Why Stretching is Important for Runners

Why Stretching is Important for Runners

An extensive list of mental and physical benefits accompanies regular exercise, particularly running. Whether you're a long-distance runner, an interval runner, or anything in between, you can reap the benefits of lower blood pressure, healthy aging, and dozens of other advantages. Many runners know that stretching is an essential part of pre-workout preparation, but not all runners stretch for an adequate amount of time or perform them correctly. There are many ways that stretching not only improves your run but also lends its own health benefits.

People who are new to the sport and are seasoned runners can make their miles count by performing five to ten minutes of dynamic stretching before a workout and six to seven minutes after a run. For even more benefits, incorporate stretching into your daily routine, whether you're hitting the track that day or not. Daily stretching and stretching before and after workouts contribute to a healthier and more comfortable lifestyle in many different respects.

The Importance of Stretching for Runners:
To get the most out of your run, you must adequately prepare your body for its workout. Stretching is beneficial to your muscles and enhances your range of motion as you engage in exercise. Our muscles contract and shorten while we are in a seated position, but the muscles are forced to stretch while running. Stretched muscles are far more prepared to run because of their ability to handle and resist stress. Skipping a five to ten-minute stretching session before a run means that you could be reducing many of the run's benefits, forcing your muscles out of a seated position too quickly, and potentially putting yourself at a higher risk of injury.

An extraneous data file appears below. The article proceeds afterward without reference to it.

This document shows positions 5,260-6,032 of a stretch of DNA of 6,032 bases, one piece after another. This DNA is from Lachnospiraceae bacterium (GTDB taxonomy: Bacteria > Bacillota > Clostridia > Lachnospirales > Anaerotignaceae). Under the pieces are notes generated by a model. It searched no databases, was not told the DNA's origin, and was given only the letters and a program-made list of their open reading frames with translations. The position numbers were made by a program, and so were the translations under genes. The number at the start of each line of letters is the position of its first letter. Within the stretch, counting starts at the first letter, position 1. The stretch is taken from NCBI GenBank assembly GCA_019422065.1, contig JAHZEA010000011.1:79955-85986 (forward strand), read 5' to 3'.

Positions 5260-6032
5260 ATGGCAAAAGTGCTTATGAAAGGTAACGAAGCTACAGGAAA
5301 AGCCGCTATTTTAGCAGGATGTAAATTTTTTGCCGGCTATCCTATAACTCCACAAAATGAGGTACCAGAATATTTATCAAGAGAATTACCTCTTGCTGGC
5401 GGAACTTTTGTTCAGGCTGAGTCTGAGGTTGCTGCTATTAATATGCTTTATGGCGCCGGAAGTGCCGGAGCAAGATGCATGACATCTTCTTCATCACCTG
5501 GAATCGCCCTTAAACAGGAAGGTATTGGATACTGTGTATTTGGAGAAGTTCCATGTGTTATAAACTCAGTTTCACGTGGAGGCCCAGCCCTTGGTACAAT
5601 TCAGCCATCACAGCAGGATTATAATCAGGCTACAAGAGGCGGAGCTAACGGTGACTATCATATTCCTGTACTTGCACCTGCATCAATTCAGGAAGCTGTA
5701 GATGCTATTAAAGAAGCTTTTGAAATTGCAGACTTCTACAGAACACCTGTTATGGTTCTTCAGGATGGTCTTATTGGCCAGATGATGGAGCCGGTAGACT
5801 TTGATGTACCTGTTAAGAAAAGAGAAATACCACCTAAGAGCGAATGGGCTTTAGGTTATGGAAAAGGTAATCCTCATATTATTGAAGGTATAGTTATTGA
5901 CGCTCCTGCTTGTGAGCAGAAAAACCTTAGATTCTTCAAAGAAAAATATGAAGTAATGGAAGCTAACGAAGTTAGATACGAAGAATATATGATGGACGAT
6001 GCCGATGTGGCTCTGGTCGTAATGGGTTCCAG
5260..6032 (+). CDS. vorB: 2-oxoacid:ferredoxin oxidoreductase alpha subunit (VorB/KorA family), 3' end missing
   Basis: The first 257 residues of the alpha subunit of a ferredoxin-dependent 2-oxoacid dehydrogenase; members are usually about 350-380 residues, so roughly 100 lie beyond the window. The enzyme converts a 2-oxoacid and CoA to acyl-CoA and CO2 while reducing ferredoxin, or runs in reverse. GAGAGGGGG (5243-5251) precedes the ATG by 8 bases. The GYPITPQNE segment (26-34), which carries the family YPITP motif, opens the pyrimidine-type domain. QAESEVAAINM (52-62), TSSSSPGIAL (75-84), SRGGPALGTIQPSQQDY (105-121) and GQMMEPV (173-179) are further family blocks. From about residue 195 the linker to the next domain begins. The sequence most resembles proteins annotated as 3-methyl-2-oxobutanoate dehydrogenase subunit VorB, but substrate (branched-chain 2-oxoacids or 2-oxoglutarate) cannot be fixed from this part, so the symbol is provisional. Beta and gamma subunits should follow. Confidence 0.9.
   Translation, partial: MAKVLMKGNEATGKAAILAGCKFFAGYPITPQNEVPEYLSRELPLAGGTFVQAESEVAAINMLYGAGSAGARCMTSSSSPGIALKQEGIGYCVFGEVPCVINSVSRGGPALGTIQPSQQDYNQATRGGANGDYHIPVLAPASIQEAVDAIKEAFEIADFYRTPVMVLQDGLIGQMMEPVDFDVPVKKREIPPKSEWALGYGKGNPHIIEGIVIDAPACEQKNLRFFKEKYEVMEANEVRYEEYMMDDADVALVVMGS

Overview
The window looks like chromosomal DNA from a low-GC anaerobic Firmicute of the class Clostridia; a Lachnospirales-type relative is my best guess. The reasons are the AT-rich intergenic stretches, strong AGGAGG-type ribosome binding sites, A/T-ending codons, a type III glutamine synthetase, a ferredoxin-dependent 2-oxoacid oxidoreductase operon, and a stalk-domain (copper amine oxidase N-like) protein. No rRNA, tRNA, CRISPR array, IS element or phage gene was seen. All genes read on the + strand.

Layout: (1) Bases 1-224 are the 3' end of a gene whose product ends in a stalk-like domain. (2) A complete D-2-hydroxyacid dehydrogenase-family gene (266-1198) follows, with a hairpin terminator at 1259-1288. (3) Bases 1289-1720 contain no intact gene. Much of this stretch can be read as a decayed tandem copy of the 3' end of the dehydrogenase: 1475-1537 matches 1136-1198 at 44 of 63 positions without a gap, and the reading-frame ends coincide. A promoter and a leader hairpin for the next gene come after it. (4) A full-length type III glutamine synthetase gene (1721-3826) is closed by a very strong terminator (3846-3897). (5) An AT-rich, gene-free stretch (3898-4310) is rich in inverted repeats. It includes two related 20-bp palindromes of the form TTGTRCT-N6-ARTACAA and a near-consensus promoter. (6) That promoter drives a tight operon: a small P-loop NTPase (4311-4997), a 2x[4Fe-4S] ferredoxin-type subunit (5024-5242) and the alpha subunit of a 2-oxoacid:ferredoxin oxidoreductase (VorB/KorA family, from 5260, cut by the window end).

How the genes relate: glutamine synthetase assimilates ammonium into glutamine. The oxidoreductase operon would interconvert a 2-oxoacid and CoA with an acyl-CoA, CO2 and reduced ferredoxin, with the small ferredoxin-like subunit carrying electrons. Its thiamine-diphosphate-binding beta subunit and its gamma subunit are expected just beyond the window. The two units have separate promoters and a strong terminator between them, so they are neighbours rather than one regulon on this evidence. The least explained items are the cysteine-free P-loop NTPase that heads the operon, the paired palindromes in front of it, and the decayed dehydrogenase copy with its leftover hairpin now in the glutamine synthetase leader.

1.) Enhances Flexibility: While stretching before a workout is beneficial, regular stretching can produce even more benefits for general flexibility. Increased stretching leads to more flexibility in your connective tissues and muscles. Start your stretching regimen gently, as it's common for muscles and joints to feel stiff at the start of a new stretching routine. Over time, as you become more flexible, you can stretch further, and your muscles will feel looser.
2.) Decreases Muscle Stiffness: By loosening up your muscles and improving flexibility, your run will be more comfortable, and you may even see performance improvements. The short-term benefits of stretching that lead to enhanced comfort and possible improved performance also lead to long-term benefits like slowing joint degeneration. Over time, chronically tense muscles can begin to cut off their own circulation resulting in a lack of blood flow and oxygen. Keeping muscles loose by stretching prevents the risk of poor muscle circulation and preserves joints, so you can keep running for years into the future!
3.) Relieves Aches Post-Exercise: Not only is stretching important before your run, but taking a few minutes to stretch out afterward will lessen post-exercise aches and pains. Stretching as part of your cool-down will reduce the shortening and tightening effect of muscles that often occurs post-workout and keeps your muscles loose.

Benefits of Stretching in General: